On the other hand, the Japanese and Chinese appear to have capitulated. They will buy any and all dollar assets necessary for America to live beyond its means, but they will do this only as long as we send them our jobs. In buying dollar assets, foreign central banks help hold interest rates in the U.S. at artificially low levels. With the size of our trade and budget deficits and no savings, this country could not keep its housing, stock market, and consumption bubbles afloat, if interest rates went up. In this currency war, the Japanese, Chinese, and the rest of Asia, are "killing us with kindness."

The currency war is being waged with two alternative goals: Foreign countries should either let their currencies rise and suffer the loss of jobs to America, or they should buy U.S. government debt without limit. As long as Foreign Central banks buy dollars, they are the ones paying for our war in Iraq, and they are the ones paying for an American buying a Hummer with a second mortgage.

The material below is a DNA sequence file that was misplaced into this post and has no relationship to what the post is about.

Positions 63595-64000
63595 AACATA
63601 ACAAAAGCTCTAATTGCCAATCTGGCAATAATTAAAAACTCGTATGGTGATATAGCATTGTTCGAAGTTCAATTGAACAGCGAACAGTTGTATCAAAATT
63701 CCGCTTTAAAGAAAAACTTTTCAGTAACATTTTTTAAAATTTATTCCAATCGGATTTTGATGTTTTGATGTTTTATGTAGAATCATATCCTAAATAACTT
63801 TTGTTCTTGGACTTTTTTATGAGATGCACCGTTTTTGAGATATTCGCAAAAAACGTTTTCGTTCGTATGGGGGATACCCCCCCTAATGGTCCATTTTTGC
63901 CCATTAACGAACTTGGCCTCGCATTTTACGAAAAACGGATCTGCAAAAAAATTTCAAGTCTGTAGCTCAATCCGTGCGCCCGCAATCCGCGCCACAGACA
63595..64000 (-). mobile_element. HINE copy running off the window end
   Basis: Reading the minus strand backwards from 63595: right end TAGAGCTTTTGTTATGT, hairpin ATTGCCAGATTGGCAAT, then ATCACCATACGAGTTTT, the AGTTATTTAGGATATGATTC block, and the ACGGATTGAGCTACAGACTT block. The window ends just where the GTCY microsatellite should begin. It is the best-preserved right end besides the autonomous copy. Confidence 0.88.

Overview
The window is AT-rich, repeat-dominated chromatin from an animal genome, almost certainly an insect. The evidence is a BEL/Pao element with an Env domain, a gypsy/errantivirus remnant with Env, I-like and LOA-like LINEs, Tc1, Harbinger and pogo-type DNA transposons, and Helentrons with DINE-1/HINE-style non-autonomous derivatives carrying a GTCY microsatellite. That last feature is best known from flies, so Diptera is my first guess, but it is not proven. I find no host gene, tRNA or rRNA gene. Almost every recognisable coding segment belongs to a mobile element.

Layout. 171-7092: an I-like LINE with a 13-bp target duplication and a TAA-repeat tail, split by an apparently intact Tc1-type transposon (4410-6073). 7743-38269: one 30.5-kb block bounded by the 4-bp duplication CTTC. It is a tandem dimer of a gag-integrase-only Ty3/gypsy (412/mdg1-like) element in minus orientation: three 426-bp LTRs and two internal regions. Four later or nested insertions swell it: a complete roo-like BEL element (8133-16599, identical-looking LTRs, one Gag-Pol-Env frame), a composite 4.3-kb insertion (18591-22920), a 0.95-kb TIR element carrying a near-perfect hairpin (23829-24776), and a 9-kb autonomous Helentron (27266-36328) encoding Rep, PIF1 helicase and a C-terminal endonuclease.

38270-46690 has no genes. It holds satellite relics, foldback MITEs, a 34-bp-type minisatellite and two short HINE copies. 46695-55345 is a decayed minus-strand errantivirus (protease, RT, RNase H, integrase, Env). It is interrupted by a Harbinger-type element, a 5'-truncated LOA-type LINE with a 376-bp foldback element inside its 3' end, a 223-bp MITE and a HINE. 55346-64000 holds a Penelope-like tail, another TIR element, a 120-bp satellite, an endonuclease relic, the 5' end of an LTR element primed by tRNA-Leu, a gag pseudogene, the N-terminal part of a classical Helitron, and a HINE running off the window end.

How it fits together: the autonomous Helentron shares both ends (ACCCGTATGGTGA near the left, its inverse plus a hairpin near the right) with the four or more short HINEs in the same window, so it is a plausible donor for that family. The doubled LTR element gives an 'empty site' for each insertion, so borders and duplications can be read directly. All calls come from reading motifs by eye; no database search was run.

However, it is becoming clear that anyone buying U.S. debt is making a horrible investment. For those foreign countries holding and buying this debt, it is a major tax on their citizens as the dollar tumbles. America's profligate spending and currency war is painful for the rest of the world, particularly for those countries that wish to have responsible and prudent fiscal and monetary policies.

There is a way out for foreign countries, but it is not what the U.S. expects or would want in an election year. Our Federal Reserve is throwing a great party with easy money and a weak dollar while asking responsible governments and central banks to suffer our "hangover" for us. There is no natural law that says that the only thing foreign central banks can do to take the pressure off their rising currencies is to create money and buy dollars.